Thursday, March 02, 2006


There are two versions. The one I know is “March comes in like a lion and goes out like a lamb.”

Recently I found it with if-then added, “If March comes in like a lion, then it will go out like a lamb.” This leaves us wondering about the reverse, converse, etc., so I prefer the former, for its certainty.

Yesterday, the First of March, was mild but a storm was gathering. It didn’t hit till almost midnight, then hard and brief, thumping the roof like boulders, as if the Maid of the Mist spent a couple of minutes actually under the fall.

This morning I thought to ask a co-worker who was raised in the Philippines if she "heard the lion roar last night?" I found myself rehearsing how I'd explain it to her. About how most “old sayings” in our dominant culture come from England, Northern Europe, and New England, and that the transition from winter to spring in those climes usually happens in the month of March.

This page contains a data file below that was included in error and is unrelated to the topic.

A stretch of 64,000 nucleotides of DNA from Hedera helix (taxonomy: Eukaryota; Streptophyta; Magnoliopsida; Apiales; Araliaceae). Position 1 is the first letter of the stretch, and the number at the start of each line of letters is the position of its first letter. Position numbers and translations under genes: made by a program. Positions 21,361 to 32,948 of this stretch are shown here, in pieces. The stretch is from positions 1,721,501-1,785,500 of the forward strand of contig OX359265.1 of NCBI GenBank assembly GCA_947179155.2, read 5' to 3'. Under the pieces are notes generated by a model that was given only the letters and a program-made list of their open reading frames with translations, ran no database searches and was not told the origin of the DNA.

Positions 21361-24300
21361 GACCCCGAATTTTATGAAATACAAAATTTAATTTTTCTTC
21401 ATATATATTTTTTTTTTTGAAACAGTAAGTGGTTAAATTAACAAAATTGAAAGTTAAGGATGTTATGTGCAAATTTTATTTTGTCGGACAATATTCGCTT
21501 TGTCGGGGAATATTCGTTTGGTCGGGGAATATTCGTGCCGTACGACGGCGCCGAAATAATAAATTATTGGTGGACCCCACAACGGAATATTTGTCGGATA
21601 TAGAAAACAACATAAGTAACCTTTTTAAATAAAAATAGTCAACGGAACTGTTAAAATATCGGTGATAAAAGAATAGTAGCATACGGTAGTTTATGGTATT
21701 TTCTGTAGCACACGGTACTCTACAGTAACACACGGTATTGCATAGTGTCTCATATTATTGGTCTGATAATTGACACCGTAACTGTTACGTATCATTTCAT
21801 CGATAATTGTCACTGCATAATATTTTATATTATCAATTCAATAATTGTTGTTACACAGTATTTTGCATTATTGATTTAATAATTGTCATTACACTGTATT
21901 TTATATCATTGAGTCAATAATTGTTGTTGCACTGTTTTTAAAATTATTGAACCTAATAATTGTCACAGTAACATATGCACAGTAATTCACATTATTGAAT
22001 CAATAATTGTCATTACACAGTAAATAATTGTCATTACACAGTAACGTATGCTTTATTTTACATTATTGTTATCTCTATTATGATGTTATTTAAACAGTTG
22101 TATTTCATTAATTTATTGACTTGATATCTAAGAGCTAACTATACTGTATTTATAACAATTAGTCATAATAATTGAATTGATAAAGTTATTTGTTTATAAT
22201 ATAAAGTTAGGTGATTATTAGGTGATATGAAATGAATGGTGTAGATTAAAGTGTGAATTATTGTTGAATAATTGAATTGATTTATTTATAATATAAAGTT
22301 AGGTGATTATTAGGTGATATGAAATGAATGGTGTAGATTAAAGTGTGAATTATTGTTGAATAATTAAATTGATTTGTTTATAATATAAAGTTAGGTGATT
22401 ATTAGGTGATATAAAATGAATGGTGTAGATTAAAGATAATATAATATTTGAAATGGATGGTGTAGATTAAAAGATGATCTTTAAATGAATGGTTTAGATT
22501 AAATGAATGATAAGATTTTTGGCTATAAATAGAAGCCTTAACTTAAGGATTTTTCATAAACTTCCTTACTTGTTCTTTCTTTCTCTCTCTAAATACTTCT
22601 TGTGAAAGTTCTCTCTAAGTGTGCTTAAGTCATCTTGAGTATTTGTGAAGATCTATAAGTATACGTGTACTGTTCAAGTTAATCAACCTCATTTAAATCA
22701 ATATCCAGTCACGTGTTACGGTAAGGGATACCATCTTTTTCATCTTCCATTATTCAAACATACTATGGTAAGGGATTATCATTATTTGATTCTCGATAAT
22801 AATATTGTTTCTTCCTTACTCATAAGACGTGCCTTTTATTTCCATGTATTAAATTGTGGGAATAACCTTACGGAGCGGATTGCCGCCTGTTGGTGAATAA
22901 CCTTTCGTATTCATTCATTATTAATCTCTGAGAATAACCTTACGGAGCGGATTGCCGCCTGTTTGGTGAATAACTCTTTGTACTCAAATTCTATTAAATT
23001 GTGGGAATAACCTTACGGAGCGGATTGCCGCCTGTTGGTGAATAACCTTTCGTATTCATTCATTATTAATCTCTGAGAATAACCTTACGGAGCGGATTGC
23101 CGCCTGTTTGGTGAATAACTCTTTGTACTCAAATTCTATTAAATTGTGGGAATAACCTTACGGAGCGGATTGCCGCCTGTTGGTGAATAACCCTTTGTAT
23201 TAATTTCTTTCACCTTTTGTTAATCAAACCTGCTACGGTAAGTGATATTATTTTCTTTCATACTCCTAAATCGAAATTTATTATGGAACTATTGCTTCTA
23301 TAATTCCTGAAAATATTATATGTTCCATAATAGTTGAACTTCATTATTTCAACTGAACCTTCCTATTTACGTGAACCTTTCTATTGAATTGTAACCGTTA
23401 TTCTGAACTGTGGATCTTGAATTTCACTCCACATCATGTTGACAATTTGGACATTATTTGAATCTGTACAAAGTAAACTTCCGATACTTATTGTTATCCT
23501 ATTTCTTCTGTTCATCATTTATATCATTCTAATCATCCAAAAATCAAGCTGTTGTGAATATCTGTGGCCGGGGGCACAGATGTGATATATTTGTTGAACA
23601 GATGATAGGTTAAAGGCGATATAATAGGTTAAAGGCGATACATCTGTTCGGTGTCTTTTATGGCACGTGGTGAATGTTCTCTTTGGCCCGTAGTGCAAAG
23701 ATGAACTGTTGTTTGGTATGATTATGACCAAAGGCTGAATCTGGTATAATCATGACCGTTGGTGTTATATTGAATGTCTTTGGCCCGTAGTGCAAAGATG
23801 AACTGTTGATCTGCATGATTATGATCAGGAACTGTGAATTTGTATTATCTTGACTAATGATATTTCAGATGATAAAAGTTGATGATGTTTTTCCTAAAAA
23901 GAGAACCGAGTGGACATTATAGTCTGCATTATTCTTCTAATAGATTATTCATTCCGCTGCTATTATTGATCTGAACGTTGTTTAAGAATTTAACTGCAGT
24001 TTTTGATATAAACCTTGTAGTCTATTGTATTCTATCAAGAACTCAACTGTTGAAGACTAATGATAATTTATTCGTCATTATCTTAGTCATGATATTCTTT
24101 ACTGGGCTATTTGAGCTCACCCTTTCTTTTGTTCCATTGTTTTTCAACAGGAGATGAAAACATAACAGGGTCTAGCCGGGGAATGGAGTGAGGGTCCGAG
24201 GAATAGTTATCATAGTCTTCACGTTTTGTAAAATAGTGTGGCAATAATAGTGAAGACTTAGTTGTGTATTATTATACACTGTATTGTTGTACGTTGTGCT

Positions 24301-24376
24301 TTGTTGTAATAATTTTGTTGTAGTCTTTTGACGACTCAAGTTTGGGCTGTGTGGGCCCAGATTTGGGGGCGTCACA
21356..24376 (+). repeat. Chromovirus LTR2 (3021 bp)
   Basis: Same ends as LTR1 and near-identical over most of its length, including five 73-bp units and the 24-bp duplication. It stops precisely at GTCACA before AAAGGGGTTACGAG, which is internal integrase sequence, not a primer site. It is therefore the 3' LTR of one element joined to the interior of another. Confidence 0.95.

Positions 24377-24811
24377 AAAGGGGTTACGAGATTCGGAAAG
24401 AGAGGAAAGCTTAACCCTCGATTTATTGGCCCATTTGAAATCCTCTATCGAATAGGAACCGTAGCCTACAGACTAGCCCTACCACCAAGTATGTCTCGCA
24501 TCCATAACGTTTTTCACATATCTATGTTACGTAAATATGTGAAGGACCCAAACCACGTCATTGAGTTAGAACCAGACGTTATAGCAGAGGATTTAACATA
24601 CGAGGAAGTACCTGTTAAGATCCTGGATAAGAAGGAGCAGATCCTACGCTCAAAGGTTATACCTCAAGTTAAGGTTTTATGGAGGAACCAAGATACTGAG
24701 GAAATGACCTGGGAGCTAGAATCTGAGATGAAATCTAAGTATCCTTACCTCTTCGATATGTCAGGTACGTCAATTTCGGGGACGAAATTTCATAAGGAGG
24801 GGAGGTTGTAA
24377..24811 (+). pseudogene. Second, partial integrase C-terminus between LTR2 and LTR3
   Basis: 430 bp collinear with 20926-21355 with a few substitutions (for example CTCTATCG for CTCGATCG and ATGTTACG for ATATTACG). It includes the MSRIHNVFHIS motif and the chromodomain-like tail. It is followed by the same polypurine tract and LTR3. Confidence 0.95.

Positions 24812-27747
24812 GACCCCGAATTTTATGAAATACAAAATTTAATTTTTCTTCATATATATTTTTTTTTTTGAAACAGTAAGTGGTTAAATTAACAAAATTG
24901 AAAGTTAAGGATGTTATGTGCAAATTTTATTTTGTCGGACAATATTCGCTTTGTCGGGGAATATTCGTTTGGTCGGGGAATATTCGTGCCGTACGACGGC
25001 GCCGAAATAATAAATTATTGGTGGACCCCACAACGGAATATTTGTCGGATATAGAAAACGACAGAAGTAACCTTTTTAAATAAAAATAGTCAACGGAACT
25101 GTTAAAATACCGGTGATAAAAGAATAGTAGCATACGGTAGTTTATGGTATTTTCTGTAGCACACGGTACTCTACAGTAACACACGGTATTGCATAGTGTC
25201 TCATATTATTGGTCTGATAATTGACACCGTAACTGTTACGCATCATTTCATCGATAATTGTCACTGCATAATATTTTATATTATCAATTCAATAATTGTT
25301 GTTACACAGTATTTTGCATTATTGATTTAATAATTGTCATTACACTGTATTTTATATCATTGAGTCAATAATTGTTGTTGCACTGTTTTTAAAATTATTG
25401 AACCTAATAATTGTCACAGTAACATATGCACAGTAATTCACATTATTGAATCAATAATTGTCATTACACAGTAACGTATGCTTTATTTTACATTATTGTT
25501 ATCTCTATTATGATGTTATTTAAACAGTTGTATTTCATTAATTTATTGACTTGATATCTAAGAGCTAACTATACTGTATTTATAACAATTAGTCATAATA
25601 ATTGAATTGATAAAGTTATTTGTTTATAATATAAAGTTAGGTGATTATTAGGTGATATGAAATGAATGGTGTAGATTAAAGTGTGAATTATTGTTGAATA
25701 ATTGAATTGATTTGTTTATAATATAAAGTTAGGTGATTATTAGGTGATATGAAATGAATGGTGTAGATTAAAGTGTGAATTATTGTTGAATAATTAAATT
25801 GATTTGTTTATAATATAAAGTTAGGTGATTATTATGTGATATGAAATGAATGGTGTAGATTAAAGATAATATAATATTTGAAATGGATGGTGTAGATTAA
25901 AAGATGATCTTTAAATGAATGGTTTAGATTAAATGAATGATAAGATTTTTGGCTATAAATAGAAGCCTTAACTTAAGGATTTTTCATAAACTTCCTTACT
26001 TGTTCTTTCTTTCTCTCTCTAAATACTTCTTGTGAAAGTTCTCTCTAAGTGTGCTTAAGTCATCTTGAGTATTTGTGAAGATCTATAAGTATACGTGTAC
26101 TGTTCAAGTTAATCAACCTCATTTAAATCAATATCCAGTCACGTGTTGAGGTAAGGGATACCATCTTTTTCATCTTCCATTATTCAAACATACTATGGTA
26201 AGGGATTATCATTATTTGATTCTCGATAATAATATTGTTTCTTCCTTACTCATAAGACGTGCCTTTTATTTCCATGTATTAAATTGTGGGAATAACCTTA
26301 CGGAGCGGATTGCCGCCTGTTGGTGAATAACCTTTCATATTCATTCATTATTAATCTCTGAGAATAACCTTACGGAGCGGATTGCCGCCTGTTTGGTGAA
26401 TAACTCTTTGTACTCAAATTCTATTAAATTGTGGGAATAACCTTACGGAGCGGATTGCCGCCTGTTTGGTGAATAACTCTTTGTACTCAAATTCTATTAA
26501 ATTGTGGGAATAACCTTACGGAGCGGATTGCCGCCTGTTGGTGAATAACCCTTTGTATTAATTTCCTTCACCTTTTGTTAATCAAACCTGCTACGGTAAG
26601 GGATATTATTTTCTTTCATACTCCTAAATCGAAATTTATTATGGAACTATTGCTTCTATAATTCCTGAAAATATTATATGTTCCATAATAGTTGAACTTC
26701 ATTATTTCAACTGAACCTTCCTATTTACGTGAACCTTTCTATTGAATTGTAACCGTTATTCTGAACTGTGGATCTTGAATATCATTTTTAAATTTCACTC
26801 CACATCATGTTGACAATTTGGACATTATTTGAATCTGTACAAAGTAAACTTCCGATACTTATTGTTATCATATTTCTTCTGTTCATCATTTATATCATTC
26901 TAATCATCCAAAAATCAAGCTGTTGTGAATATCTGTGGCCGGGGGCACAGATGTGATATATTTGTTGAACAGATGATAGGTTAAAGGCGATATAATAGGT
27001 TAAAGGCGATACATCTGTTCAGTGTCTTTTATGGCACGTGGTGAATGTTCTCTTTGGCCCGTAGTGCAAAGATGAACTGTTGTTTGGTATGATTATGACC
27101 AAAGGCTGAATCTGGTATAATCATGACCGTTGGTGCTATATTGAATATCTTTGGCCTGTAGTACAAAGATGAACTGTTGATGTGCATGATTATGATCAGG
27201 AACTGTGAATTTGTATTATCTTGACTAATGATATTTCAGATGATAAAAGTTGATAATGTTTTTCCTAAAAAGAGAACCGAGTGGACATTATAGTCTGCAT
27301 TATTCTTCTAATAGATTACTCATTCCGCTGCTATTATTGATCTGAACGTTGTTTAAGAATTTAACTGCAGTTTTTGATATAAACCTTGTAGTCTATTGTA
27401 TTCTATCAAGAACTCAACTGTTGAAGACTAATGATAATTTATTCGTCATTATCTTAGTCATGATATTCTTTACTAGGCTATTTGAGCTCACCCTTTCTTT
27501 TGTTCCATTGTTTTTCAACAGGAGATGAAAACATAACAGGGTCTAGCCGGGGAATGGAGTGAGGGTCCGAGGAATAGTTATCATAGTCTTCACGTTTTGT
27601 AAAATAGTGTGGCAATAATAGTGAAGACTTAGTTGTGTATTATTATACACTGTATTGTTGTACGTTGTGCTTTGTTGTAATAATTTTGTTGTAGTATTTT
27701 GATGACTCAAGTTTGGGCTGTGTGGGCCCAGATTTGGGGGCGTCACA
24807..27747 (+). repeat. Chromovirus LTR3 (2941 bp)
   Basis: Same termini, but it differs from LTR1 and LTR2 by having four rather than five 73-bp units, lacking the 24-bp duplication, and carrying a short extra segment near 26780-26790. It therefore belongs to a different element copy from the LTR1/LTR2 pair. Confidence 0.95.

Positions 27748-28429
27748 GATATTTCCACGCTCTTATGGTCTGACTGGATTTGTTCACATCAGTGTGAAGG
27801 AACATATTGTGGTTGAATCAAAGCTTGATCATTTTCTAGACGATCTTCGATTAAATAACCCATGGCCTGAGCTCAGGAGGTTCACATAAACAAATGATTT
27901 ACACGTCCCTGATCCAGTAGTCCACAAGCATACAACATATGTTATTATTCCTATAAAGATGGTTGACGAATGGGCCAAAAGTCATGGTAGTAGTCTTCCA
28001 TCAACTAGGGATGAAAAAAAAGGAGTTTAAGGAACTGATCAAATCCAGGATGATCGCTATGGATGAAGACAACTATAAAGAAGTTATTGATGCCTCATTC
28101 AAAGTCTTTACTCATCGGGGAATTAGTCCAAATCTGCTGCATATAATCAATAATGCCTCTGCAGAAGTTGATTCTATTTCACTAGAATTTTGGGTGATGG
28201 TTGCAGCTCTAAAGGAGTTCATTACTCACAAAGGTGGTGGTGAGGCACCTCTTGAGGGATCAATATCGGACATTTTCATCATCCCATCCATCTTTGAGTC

Then I figured, what’s the use! So I said, “Did you hear that rain last night!”

Later, I was talking to a highly educated East Indian woman about my possible career moves. She started a comment, “You don’t want to burn your …”

I expected to hear “bridges behind you.” But, she said “boats behind you.” For a millisecond I was on the beach where Scamander surrenders to the wine-dark sea, ready to sack the citadel of Troy and punish the miscreant son of Priam, lover of horses.

What was so great about Paris (Alexandros) that Helen, the most beautiful woman on earth, would run away with him? For an amusing profile of this dude, click here

So, I'm over that hump, how will I handle the ides?

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